12040 is a slowly cooled olivine basalt with a high proportion of mafic minerals. This rock is roughly equigranular in texture, the largest crystals being 3-4mm in length and the average grain size 1 mm. 12040 contains evidence of accumulation of olivine. Hence the composition of 12040 does not represent that of a parent liquid. It has been described as a holocrystalline coarse-grained rock composed chiefly of pyroxene and olivine with minor plagioclase and opaque phases. Olivine occurs as clear equant anhedra or subhedra about 1 mm in size. Plagioclase occurs interstitially to olivine and pyroxene. Olivine may have formed late and/or re-equilibrated as the rock cooled. It occurs both as large inclusions in augite-pigeonite megacrysts and as separate grains associated with small pyroxene. The olivine and pyroxene in 12040 contain abundant melt inclusions.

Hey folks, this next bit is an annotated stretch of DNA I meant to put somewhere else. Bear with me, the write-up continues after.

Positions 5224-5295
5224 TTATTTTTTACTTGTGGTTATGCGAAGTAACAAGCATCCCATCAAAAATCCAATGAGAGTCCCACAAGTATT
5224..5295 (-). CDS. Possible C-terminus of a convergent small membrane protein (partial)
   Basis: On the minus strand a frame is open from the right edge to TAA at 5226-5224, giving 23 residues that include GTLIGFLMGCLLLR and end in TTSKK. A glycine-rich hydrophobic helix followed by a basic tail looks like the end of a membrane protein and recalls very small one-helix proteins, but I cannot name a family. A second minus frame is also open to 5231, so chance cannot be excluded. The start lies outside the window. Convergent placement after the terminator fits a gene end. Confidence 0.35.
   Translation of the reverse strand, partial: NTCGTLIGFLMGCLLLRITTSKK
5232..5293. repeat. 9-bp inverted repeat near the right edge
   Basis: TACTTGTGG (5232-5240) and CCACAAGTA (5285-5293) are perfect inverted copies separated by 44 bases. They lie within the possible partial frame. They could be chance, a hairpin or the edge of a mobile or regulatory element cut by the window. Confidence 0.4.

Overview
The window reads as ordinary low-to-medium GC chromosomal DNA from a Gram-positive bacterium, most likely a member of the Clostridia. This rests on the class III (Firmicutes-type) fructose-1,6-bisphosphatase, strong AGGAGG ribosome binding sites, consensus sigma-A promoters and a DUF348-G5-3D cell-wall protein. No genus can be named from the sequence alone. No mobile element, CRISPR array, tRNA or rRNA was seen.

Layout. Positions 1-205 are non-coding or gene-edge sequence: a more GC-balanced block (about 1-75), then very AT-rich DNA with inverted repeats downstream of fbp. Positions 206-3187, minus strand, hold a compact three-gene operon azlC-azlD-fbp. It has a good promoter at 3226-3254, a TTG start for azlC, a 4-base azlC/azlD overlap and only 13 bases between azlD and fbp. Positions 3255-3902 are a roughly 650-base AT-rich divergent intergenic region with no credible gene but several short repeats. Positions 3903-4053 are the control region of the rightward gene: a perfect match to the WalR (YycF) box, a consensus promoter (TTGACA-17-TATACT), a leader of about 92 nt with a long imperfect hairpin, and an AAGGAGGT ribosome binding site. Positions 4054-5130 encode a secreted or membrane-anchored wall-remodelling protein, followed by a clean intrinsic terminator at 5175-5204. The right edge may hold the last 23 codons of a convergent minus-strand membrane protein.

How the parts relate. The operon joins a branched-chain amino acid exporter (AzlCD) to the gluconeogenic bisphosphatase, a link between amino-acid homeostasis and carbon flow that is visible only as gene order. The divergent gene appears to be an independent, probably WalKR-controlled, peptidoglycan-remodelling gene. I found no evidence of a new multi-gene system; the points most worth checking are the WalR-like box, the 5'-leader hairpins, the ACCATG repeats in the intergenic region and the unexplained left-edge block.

The sample weighed 319 grams before analysis and is 3.3 billion years old (Rb-Sr).
Further details of this and other Apollo samples are here: http://curator.jsc.nasa.gov/lunar/
Apollo 12 returned 34 kilograms of samples, including 45 rocks, samples of lunar 'soil', and several core tubes that included material from as much as 40 centimetres below the lunar surface.
Apollo 12 rocks were almost all basalts, with only two breccias in the returned samples. The basalts at the Apollo 12 site formed 3.1 to 3.3 billion years ago, roughly 500 million years later than the Apollo 11 basalts. Overall, there is much less of the element titanium in the Apollo 12 samples than in the Apollo 11 samples, which explains the more reddish colour of this region. The differences in age and chemical composition between the Apollo 11 and Apollo 12 samples demonstrate that mare volcanism did not occur as a single, Moon-wide melting event.
Apollo 12 was launched on 14 November 1969.